While so many of us waited for news during those 17 days as what began as a two line news filler about a soccer team trapped in a cave in remote Thailand became a global focus and then our lives moved on; and while for those involved there were debriefs and examinations for the lessons to be learned for the future, the enduring message is that of the doctors and young readers should be inspired.  A legacy indeed. 

Australia’s Wild Weird Wonderful Weather

Australia's Wild Weird Wonderful Weather

Australia’s Wild Weird Wonderful Weather












Australia’s Wild Weird Wonderful Weather

Stephanie Owen Reeder

Tania McCartney

NLA, 2020

68pp., hbk., RRP $A24.99


According to my Facebook memories, 12 months ago it was snowing heavily here in the Snowy Mountains while there were 95 bushfires raging in the north of NSW, and we, ourselves, were evacuated just a few weeks later because of fires that had ignited here. The talk and news were constantly about the “worst drought in memory”, the heat and the continual and spreading threat of those fires.  And just as we thought that it would never end and we were doomed to breathing smoke-laden air forever, the rains came and places devastated by flames were now threatened with floods!

Regardless of the time of year, the weather in Australia is always a reliable topic of conversation and now two of my favourite creators have teamed together to offer an explanation for the phenomena for our younger readers.  Beginning with an explanation of whatever is weather, their combined writing and drawing talents have been used to explore the various elements of the weather, particularly in Australia so there is a greater understanding of the why, where, when and how of that which has such a bearing on our lives so that it is more than listening to the brief forecast on television or the BOM site. or being fascinated by the rain radars.  Living in the bush as I do, my favourite pages were Bush Forecasting that explain some of the behaviours and characteristics that we have come to notice and learn as the weather changes. Black cockatoos are always a welcome sign here.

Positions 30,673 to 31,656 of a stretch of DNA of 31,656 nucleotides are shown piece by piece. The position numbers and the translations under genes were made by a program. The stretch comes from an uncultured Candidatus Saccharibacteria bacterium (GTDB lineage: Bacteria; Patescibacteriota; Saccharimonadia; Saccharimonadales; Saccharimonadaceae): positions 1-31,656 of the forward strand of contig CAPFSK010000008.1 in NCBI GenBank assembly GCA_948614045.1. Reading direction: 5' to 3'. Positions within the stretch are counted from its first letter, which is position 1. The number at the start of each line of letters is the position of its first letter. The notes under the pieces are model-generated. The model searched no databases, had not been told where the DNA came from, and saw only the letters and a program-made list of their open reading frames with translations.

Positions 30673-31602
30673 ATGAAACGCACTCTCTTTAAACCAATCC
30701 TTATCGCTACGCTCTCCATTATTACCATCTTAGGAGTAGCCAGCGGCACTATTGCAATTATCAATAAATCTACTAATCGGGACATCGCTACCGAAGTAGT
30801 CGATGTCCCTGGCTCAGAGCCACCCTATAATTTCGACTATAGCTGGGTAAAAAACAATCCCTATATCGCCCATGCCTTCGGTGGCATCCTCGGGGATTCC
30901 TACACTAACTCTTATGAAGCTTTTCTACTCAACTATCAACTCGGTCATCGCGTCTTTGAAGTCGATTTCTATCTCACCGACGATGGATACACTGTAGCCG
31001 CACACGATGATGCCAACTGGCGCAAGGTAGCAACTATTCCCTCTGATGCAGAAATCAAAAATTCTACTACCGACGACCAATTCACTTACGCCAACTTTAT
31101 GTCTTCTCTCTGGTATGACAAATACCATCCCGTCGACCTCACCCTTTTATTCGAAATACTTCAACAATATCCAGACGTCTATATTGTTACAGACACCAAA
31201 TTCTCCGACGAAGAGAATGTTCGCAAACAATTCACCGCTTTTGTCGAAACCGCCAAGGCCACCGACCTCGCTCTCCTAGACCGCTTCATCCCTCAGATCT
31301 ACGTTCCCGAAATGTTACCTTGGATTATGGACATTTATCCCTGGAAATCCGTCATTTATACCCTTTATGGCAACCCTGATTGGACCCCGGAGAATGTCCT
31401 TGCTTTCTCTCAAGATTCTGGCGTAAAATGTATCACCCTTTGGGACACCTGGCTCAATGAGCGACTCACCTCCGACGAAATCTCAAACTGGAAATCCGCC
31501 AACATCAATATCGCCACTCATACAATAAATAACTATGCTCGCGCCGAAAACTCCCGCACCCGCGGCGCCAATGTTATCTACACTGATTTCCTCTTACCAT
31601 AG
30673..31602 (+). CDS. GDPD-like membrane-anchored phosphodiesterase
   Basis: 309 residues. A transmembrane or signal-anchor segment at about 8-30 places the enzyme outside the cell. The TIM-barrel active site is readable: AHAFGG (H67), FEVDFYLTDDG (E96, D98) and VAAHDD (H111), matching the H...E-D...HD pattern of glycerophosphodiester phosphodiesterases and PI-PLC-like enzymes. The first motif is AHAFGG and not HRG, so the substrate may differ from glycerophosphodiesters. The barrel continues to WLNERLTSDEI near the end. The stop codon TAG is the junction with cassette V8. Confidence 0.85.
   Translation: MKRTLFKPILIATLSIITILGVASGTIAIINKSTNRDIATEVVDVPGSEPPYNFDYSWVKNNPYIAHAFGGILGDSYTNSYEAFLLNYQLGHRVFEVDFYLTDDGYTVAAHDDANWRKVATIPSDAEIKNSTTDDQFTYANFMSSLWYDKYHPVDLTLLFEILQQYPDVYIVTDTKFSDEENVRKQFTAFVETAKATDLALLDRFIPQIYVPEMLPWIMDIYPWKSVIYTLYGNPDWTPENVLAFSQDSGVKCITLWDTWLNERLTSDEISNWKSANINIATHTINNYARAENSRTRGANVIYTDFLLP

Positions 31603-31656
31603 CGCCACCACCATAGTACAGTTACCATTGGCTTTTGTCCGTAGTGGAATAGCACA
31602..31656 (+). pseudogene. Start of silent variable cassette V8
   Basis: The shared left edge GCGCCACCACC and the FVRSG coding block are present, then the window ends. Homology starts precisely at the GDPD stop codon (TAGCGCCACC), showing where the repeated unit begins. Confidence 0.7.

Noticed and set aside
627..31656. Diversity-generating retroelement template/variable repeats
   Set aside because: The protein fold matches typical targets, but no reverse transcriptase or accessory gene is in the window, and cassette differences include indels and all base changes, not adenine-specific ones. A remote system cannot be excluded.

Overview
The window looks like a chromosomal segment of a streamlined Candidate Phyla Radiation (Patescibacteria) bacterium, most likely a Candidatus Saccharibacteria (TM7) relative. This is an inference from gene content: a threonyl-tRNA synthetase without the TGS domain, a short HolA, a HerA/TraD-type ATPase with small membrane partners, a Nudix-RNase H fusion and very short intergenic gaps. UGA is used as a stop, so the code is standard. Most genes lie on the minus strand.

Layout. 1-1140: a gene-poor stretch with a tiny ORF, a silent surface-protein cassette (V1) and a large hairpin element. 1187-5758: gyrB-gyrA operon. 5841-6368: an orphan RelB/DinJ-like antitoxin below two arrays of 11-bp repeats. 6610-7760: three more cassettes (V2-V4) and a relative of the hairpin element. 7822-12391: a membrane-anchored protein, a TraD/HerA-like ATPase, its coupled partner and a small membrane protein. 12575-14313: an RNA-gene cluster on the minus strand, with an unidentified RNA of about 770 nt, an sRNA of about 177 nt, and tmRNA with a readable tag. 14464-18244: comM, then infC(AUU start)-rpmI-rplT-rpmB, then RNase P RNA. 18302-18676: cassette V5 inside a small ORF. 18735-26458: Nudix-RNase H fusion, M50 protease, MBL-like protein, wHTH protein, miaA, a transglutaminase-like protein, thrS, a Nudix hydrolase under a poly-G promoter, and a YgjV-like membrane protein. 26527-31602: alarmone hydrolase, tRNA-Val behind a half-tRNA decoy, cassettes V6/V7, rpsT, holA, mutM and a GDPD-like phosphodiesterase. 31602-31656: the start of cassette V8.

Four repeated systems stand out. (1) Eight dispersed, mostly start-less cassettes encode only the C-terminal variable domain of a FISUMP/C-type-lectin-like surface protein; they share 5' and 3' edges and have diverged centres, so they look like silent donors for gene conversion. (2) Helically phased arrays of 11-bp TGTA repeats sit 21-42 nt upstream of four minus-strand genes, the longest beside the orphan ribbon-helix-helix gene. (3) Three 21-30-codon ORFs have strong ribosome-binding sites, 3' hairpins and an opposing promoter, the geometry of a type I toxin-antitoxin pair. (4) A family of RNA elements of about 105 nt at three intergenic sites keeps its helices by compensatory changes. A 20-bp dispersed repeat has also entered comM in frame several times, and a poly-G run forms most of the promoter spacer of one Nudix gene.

Both Stephanie and Tania have drawn deeply on the resources of the National Library of Australia (luckily for them, it’s in their neighbourhood) and being a NLA publication the support materials for further exploration are very detailed. Even moreso though, is the module written to support the book as part of the NLA’s digital classroom   Aligned with the Australian Curriculum: Humanities and Social Sciences (Geography), and Science for Year 4, 5 and 6 students, it adopts an inquiry-based learning approach to develop students’ understanding of geographical and scientific processes relating to weather, environments, people and systems.

What more could you want?

The House on the Mountain

The House on the Mountain

The House on the Mountain











The House on the Mountain

Ella Holcombe

David Cox

Allen & Unwin,2019

32pp., hbk., RRP $A24.99



There is a fire coming, and we need to move quickly. Mum and Dad start packing bags, grabbing woollen blankets, the first-aid kit, torches, and then the photo albums. Dad puts Ruby on her lead and ties her up near the back door. My chest feels hollow, like a birdcage.

At first, it was just another hot day as  summer days can be in Victoria, with the heat lingering well into the night. But this hot day turns out to be like no other… For this is February 7, 2009 – a day that is forever etched in Australia’s history as Black Saturday. Over 400 fires took 173 lives and left thousands homeless.  

And sadly, it could have been any one of a number of deadly days of this past summer as fires again tore through the landscape, on a much larger scale devastating homes and lives in every state on an unprecedented scale.  In this particular story, the author draws on much of her personal experience of 10 years ago to tell of the fear, the anguish, the devastation, the unknown but she has changed the ending of one of family tragedy – she knows that story too well – to one of hope and continuity and renewal. 

But this could be the story of so many of our students this year – those who have witnessed the fires first-hand, those who have had to evacuate, those for whom there is no home to go back to; those for whom life is going to be topsy-turvy and very different for a long time to come.  But while it is a bleak story to begin with, one that will stir memories for many, it is that message of connection and continuity, that one day (that might seem too far away just yet) their children may play on land they once called home that can offer succour and strength to try one more day.  And it may be the catalyst for some to open up about their experiences and begin to share and process what they can.

Even if students have not been able to return to their own schools, nevertheless it is the routines of school that are the constants in students’ lives right now so anything we, as teachers, can read, understand and do to support them is so important. Used sensitively at this time, this could be an important part of the help we offer.